WHAT IS IN A NAME?

Society constantly reaffirms to women that in order to be respectable they must fulfill their maternal nature by getting married and having children. This is while men are told to be power and success driven. It is for this exact reason we see such a gender imbalance in our education, government, health, legal and polictical systems, majority of which are all run by men. It is imbedded in men that they should be running the show, while women take a back seat at home, baking muffins in the kitchen and raising children who will continue to fall into the trap of a patriarchal social structure.

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WOMEN OF COLOUR WILL NOT R.I.P COSMOPOLITAN MAGAZINE

Dear Cosmopolitan Magazine,

I am writing this out of complete and utter disdain and frustration for your recent article ‘21 Beauty Trends That Need to Die in 2015’ where nearly a fifth of the “R.I.P.” column features women of colour (WOC).

I am a WOC, my social circle involves WOC and I am an advocate for WOC professionally. That means, when it comes to the discrimination WOC face, my experience and knowledge is valid.

When some Westerners find out I am from Bangladesh, they make comments like “Oh, you’re pretty for a Bangladeshi”, as if to say that I come from a country where the women are inherently ugly. I’ve also experienced someone telling me that I couldn’t be fully Bangladeshi, that I must have white in me, because Bangladeshi women aren’t attractive otherwise. Do you know where those ideologies and perceptions stem from? It stems from magazines like you who print features reaffirming the notion that in order for a woman to be ‘gorgeous’ she must be white.

In a world where white beauty is perceived as the supreme form of beauty, WOC are told by society they are not beautiful, that they are not good enough and that they are not deserving enough. Don’t believe me? They did an experiment where African American children were given two Barbies, one black and one white. They were then asked to choose the Barbie they thought was beautiful. Guess which Barbie they chose? The white one. These children will grow up, and that sense of not being beautiful because of their skin colour will internalise and grow with them. And then magazines like you will print features like the above advocating further self-hate within WOC. Also, like all beauty and fashion enterprises, you will go on to profit from the insecurities of marginalised WOC.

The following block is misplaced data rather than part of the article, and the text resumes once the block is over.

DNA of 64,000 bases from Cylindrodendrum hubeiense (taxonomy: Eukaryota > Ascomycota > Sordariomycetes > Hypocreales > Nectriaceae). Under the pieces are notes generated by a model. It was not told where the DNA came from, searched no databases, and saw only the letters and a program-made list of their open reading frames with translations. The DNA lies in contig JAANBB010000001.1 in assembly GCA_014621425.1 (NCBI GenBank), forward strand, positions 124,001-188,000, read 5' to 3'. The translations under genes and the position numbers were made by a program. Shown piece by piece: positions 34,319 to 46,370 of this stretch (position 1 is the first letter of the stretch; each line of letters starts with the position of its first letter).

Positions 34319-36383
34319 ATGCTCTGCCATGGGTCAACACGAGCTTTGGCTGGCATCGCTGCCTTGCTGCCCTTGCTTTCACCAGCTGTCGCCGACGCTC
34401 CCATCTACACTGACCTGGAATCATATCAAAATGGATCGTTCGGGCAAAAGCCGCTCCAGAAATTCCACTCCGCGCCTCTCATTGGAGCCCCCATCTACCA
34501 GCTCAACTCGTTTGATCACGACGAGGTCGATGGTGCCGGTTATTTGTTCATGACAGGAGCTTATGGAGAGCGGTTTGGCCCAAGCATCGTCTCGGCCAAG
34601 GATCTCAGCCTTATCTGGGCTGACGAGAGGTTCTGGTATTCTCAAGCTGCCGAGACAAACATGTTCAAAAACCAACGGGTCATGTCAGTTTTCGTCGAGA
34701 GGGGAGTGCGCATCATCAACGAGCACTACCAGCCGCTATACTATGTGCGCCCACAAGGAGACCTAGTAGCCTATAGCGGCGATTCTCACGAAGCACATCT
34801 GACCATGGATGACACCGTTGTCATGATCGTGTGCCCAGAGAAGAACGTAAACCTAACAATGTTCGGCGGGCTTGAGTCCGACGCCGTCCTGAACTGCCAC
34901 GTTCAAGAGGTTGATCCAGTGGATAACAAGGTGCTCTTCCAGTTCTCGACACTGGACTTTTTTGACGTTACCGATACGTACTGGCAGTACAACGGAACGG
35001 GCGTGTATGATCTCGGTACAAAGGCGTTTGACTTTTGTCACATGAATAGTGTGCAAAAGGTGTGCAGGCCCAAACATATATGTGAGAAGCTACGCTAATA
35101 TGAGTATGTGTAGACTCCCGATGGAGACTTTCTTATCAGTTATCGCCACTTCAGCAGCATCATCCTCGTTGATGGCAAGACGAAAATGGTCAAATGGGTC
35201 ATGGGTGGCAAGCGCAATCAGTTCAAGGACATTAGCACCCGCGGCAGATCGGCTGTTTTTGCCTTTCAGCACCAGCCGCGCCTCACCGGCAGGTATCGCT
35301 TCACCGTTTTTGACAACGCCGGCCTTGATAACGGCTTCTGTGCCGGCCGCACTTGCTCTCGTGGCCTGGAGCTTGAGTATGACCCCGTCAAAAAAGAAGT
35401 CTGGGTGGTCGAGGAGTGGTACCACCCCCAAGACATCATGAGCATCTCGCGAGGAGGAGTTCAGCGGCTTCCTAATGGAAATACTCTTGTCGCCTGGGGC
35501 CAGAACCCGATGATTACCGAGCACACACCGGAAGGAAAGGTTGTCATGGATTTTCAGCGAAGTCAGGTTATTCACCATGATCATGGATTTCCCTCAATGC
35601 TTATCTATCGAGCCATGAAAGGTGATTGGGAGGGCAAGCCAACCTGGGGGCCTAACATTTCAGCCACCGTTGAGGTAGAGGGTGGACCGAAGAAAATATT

While I considered that this feature might be an oversight on your part, I highly doubt it. I have a suspicion that it is most likely a publicity stunt because you need to create hype around your magazine, I mean who in their right mind would read such filth?!? While public relation specialists will give you a round of applause for your seemingly ‘cleaver’ marketing ploys, I am here to tell you that women of colour are not here to be exploited. We are not puppets to raise media controversy or revenue for an industry built on making WOC feel shit about themselves. We are made up of the exact same genetic chromosomes of white women and we are no less beautiful then them.

Cosmopolitan magazine should be ashamed of this feature and everything it subtly hints about outdated beauty standards. Additionally, a public apology should be made regarding this matter because we women of colour are not here to ‘REST IN PEACE’, we are here to be fearlessly exotic and unique in our beauty. And while you’re at it, why don’t you write something worthy of reading, like, ‘How not to write a racist beauty feature column’.

Not sincerely yours,

Nabila (A woman of colour who is too god darn fabulous to ‘RIP’)